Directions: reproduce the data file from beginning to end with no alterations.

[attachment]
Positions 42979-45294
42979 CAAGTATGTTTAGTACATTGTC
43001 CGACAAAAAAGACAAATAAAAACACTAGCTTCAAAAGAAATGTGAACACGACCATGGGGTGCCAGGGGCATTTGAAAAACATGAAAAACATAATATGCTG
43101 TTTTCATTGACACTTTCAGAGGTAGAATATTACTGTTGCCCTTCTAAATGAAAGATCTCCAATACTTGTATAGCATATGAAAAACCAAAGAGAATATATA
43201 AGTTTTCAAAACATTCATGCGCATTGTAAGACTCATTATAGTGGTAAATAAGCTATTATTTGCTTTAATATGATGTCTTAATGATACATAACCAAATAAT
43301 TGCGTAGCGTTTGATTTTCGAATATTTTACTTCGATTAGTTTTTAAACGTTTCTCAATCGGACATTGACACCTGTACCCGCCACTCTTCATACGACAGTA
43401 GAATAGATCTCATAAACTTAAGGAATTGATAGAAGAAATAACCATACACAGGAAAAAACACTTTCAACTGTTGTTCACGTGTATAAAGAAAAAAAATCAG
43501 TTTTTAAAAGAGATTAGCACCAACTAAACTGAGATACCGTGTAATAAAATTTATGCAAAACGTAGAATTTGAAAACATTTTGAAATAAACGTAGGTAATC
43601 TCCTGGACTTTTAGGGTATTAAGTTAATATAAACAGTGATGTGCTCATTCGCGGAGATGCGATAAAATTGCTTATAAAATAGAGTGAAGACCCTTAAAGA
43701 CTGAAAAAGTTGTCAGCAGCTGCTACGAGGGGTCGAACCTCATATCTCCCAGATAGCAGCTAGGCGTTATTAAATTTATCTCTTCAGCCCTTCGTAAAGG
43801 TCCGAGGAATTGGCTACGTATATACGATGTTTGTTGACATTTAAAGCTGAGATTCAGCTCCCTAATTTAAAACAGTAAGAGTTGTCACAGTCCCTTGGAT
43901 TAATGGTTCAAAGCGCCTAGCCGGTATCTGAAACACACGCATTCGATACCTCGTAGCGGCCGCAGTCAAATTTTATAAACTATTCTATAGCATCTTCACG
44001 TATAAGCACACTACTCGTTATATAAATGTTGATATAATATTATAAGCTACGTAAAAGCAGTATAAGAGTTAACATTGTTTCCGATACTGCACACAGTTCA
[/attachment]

Positions 42979-45294
42979 CAAGTATGTTTAGTACATTGTC
43001 CGACAAAAAAGACAAATAAAAACACTAGCTTCAAAAGAAATGTGAACACGACCATGGGGTGCCAGGGGCATTTGAAAAACATGAAAAACATAATATGCTG
43101 TTTTCATTGACACTTTCAGAGGTAGAATATTACTGTTGCCCTTCTAAATGAAAGATCTCCAATACTTGTATAGCATATGAAAAACCAAAGAGAATATATA
43201 AGTTTTCAAAACATTCATGCGCATTGTAAGACTCATTATAGTGGTAAATAAGCTATTATTTGCTTTAATATGATGTCTTAATGATACATAACCAAATAAT
43301 TGCGTAGCGTTTGATTTTCGAATATTTTACTTCGATTAGTTTTTAAACGTTTCTCAATCGGACATTGACACCTGTACCCGCCACTCTTCATACGACAGTA
43401 GAATAGATCTCATAAACTTAAGGAATTGATAGAAGAAATAACCATACACAGGAAAAAACACTTTCAACTGTTGTTCACGTGTATAAAGAAAAAAAATCAG
43501 TTTTTAAAAGAGATTAGCACCAACTAAACTGAGATACCGTGTAATAAAATTTATGCAAAACGTAGAATTTGAAAACATTTTGAAATAAACGTAGGTAATC
43601 TCCTGGACTTTTAGGGTATTAAGTTAATATAAACAGTGATGTGCTCATTCGCGGAGATGCGATAAAATTGCTTATAAAATAGAGTGAAGACCCTTAAAGA
43701 CTGAAAAAGTTGTCAGCAGCTGCTACGAGGGGTCGAACCTCATATCTCCCAGATAGCAGCTAGGCGTTATTAAATTTATCTCTTCAGCCCTTCGTAAAGG
43801 TCCGAGGAATTGGCTACGTATATACGATGTTTGTTGACATTTAAAGCTGAGATTCAGCTCCCTAATTTAAAACAGTAAGAGTTGTCACAGTCCCTTGGAT
43901 TAATGGTTCAAAGCGCCTAGCCGGTATCTGAAACACACGCATTCGATACCTCGTAGCGGCCGCAGTCAAATTTTATAAACTATTCTATAGCATCTTCACG
44001 TATAAGCACACTACTCGTTATATAAATGTTGATATAATATTATAAGCTACGTAAAAGCAGTATAAGAGTTAACATTGTTTCCGATACTGCACACAGTTCA